In the second signing just this week, the Cloud Native Computing Foundation officially announced Thursday morning it is assuming stewardship of CoreDNS, a project born just a year ago from an idea to gut the insides of a web server called Caddy and make it respond to complex requests for service discovery.
“There are many different DNS servers out there, and there are even other service discovery solutions that are based on DNS,” said John Belamaric, a distinguished architect at network visibility service provider Infoblox and a key contributor to CoreDNS. “But one of the great things about CoreDNS is that it’s extremely extensible and flexible. That makes it easy to adapt to the frequently changing, dynamic world in cloud-native.”
Miek Gieben — the original author of SkyDNS, and who created CoreDNS in a matter of a few days — commandeered Caddy’s chassis because it had an interesting extensibility model. In resolving a query, it passes the criteria through a chain of add-in functions, which Gieben calls “middlewares.” (Put JBoss and WebSphere out of your mind, and think of this instead as a chain of software in the middle of things.) Such a function is registered with CoreDNS using a function written in Go. In a completely non-sophisticated way, the criteria is passed from the front to the back of the chain of functions, until one is capable of resolving it.
This way, the functionality of DNS can be very easily customized for the purposes of service discovery, which come into play far more frequently with respect to microservices.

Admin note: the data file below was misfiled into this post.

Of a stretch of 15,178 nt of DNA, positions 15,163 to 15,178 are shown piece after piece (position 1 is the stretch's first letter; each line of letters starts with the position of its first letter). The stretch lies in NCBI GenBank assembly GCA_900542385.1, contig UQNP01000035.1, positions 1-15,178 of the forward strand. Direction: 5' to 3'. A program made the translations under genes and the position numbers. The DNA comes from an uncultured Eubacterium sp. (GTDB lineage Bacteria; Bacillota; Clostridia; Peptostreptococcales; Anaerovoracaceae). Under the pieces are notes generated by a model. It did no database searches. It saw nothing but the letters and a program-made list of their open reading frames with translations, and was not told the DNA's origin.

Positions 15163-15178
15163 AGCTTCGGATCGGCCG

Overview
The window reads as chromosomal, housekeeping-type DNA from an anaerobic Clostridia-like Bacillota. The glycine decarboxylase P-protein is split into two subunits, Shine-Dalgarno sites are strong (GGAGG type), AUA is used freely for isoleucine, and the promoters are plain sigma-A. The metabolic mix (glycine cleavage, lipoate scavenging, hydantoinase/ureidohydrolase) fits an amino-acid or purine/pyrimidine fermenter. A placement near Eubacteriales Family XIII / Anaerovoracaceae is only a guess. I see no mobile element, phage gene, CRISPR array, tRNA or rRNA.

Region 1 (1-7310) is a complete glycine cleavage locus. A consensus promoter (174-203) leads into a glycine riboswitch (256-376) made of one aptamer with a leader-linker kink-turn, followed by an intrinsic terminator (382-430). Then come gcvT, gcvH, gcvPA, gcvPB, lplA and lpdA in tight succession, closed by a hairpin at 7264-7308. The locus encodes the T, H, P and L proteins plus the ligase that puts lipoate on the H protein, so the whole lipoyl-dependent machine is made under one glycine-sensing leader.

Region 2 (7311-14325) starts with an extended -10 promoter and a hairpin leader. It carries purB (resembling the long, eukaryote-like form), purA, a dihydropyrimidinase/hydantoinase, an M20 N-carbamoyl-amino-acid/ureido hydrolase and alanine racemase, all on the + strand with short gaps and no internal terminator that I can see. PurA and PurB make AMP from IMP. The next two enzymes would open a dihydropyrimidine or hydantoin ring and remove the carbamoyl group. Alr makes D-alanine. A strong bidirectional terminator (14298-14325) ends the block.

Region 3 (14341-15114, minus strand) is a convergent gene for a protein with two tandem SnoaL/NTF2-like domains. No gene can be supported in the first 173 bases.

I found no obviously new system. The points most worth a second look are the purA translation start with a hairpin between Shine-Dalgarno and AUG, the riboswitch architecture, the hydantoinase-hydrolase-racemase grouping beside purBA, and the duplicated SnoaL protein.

In a blog post Wednesday, Belamaric revealed that the CoreDNS team had successfully extended their server’s functionality to serve not just A but SRV, PTR, and TXT records, in a manner that was essentially compatible with the Kube-DNS add-on for Kubernetes.
“The flexibility of that architecture enables us to easily adapt CoreDNS to fit different use cases in the cloud-native environment,” Belamaric told The New Stack. Similar to the “middlewares” his team inserted to enable back-end service discovery for Kubernetes, he said, it would be easy enough to have a chained function link to etcd key value store, giving similar functionality to any other orchestrator.
“Traditional DNS tools like BIND really aren’t built for that level of dynamic interaction, that you get out of etcd or Kubernetes,” he continued. He reminded us that BIND stores its data in files, and that binding makes it difficult for the system to be modified for rendering slightly different data.
BIND, he said, “is a code base with an incredible number of features. Of course, as we know in our industry, as something grows and grows, ages over time, and accumulates features, it becomes more and more difficult to modify, especially without breaking those features. So try to swap out the back end data store for BIND, from files which get reloaded periodically, and have relatively long [times-to-live] on their records, and incrementing serial numbers, to work on something like etcd, would be pretty challenging from a development standpoint.”